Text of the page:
God’s Provision

Let’s take a look at the book of Numbers: “And the people spake against God and said unto Moses…there is no bread, neither is there any water; and our soul loatheth this light bread [manna]” (Numbers 21:5). What were they doing? “Murmuring and complaining.” Obviously, God didn’t like that, because He sent fiery serpents that bit the people and many died. “Therefore the people came to Moses and said, “We have sinned for we have spoken against the Lord…” (Numbers 21:7). It’s amazing what God has to do to get us out of our own conditions. 

“…we have spoken against the Lord, and against thee; pray unto the Lord, that He take away the serpents from us. And Moses prayed for the people. And the Lord said unto Moses, Make thee a fiery serpent and set it upon a pole. And it shall come to pass, that every one that is bitten, when he looketh upon it, shall live. And Moses made a serpent of brass, and put it upon a pole, and it came to pass, that if a serpent had bitten any man, when he beheld the serpent of brass, he lived” (Numbers 22:7-9). God provided. He had them make a serpent of bronze and put it upon a pole. In the New Testament, who was put upon a pole (or cross) so that anyone could look up and see so that he might live? Jesus! See the connection here? 

God provided for His righteous children. God’s wrath is not for them. His wrath is for sinners, the lost of this world who have turned away from God, who have refused to listen to Him.

When God works on us, He tries us like gold in the fire. He removes all the impurities out of us. He squeezes, molds and pushes on us and torques us down tight, and we say, “God, I can’t take this!” The Lord brought Abraham to the breaking point through his only true son from God—not through the works of the flesh. 

“And it came to pass…that God did tempt [test] Abraham, and said unto him, Abraham… Take now thy son, thine only son Isaac, whom thou lovest, and get thee into the land of Moriah; and offer him there for a burnt offering upon one of the mountains which I will tell thee of. And Abraham rose up early in the morning, and saddled his ass, and took two of his young men with him, and Isaac his son, and clave the wood for the burnt offering, and rose up, and went unto the place of which God had told him…And Abraham said, My son, God will provide himself a lamb for a burnt offering…”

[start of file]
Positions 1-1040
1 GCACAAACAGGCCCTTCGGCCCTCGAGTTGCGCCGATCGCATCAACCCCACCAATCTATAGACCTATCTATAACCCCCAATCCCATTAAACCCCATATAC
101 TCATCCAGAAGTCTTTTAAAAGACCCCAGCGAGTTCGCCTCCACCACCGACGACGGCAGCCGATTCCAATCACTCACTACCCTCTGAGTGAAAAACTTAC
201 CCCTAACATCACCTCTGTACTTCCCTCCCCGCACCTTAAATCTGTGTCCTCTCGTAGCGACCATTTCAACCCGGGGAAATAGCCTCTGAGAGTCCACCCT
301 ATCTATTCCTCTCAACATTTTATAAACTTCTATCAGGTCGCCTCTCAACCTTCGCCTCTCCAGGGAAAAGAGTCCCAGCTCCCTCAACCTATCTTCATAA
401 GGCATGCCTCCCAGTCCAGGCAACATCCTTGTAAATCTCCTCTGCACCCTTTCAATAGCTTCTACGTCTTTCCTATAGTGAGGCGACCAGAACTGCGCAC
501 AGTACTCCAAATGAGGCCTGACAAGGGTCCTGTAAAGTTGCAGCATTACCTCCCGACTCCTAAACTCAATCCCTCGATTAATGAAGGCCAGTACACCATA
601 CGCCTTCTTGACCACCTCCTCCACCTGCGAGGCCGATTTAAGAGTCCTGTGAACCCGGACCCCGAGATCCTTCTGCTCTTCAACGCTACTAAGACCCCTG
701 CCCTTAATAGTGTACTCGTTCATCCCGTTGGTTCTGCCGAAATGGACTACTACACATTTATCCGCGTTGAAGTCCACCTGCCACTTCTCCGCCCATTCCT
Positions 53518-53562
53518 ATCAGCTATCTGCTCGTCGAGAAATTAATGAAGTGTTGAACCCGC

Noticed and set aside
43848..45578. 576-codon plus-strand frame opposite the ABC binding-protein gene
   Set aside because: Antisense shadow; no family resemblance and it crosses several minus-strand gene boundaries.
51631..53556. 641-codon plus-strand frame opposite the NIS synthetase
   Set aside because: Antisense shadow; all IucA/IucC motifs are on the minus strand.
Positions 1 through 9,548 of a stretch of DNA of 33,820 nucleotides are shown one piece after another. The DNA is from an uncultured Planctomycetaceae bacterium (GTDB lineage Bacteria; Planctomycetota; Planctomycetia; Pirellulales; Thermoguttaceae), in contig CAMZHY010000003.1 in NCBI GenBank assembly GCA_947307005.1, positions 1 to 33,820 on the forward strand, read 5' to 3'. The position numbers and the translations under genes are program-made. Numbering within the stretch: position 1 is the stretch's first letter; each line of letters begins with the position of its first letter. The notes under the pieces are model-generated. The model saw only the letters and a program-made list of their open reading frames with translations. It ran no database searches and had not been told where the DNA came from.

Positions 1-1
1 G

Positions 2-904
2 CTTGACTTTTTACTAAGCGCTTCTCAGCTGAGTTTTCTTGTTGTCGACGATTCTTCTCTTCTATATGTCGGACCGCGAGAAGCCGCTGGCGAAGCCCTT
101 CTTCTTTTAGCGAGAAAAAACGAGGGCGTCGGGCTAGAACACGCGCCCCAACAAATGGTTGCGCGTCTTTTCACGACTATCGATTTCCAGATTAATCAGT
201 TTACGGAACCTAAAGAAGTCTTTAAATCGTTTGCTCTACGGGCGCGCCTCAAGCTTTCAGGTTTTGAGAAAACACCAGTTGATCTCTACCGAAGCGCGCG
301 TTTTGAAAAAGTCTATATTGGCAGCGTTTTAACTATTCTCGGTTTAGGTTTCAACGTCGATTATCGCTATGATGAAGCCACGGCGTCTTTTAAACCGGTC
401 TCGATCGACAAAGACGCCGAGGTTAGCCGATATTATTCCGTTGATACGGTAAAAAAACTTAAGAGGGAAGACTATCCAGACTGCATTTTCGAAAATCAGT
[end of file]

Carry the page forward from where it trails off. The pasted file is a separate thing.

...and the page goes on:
Genesis 22:1-3,8

A little further on it says, “…Abraham stretched forth his hand, and took the knife to slay his son. And the angel of the Lord called unto him out of heaven, and said, Abraham, Abraham…” (Genesis 22:10-11). Notice that He calls Abraham’s name twice. When the Bible mentions something twice, it’s urgent; pay attention to it. “…and he said, Here am I. And then he said, Lay not thine hand upon the lad, neither do thou any thing unto him…” (Genesis 22:11-12). Abraham didn’t just pause and say, “What’s that? Hmm, let me go and sacrifice Isaac here, and then I’ll see what that sound is.” No—he was ready. He didn’t want to sacrifice his son. 

“…Neither do thou any thing unto him: for now I know that thou fearest God: seeing thou hast not withheld thy son, thine only son from me. And Abraham lifted up his eyes, and looked, and behold behind him a ram caught in a thicket by his horns…” (Genesis 22:12-13). Whoa! Stop for a second—it says, He provided “…behind him a ram.” Isn’t that interesting? He didn’t say a lamb. Where is the lamb going to come from? We read that “…John seeth Jesus coming unto him, and saith, Behold the Lamb of God…” (John 1:29 emphasis added). 

But God didn’t provide the lamb here; He provided a ram. It was only temporary. “…Abraham went and took the ram, and offered him up for a burnt offering in the stead of his son. And Abraham called the name of the place, Jehovahjireh” (Genesis 22:13-14). We’ve heard that Jehovah-Jireh means “God my provider,” or “God provides,” but the actual meaning of Jireh here is “sees.” “God sees” or, in this case, “God is seeing.” God sees your needs. God sees what’s going on, then He provides. We’re talking about vision and… 

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{Additional image credits : Featured image (when applicable) by Daniel Lincoln on Unsplash; Opening image by James Tissot from Wikimedia Commons on Picryl (Public Domain MarkPDM)]